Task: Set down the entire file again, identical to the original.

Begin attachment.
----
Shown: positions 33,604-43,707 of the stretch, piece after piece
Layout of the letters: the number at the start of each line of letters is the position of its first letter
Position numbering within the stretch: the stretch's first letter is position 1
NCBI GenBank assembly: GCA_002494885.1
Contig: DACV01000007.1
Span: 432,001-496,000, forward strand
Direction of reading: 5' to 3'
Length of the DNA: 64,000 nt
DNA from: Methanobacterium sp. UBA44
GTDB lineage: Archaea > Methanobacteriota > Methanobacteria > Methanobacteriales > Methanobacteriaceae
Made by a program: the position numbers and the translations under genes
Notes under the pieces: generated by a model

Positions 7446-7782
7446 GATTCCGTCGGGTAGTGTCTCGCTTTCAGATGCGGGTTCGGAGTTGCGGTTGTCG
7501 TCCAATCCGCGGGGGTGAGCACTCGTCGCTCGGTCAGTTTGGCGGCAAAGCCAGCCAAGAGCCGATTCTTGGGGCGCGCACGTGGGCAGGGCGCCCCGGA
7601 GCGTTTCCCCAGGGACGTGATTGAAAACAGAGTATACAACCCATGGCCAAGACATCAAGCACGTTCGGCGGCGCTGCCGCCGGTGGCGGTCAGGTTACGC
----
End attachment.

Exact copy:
Shown: positions 33,604-43,707 of the stretch, piece after piece
Layout of the letters: the number at the start of each line of letters is the position of its first letter
Position numbering within the stretch: the stretch's first letter is position 1
NCBI GenBank assembly: GCA_002494885.1
Contig: DACV01000007.1
Span: 432,001-496,000, forward strand
Direction of reading: 5' to 3'
Length of the DNA: 64,000 nt
DNA from: Methanobacterium sp. UBA44
GTDB lineage: Archaea > Methanobacteriota > Methanobacteria > Methanobacteriales > Methanobacteriaceae
Made by a program: the position numbers and the translations under genes
Notes under the pieces: generated by a model

Positions 7446-7782
7446 GATTCCGTCGGGTAGTGTCTCGCTTTCAGATGCGGGTTCGGAGTTGCGGTTGTCG
7501 TCCAATCCGCGGGGGTGAGCACTCGTCGCTCGGTCAGTTTGGCGGCAAAGCCAGCCAAGAGCCGATTCTTGGGGCGCGCACGTGGGCAGGGCGCCCCGGA
7601 GCGTTTCCCCAGGGACGTGATTGAAAACAGAGTATACAACCCATGGCCAAGACATCAAGCACGTTCGGCGGCGCTGCCGCCGGTGGCGGTCAGGTTACGC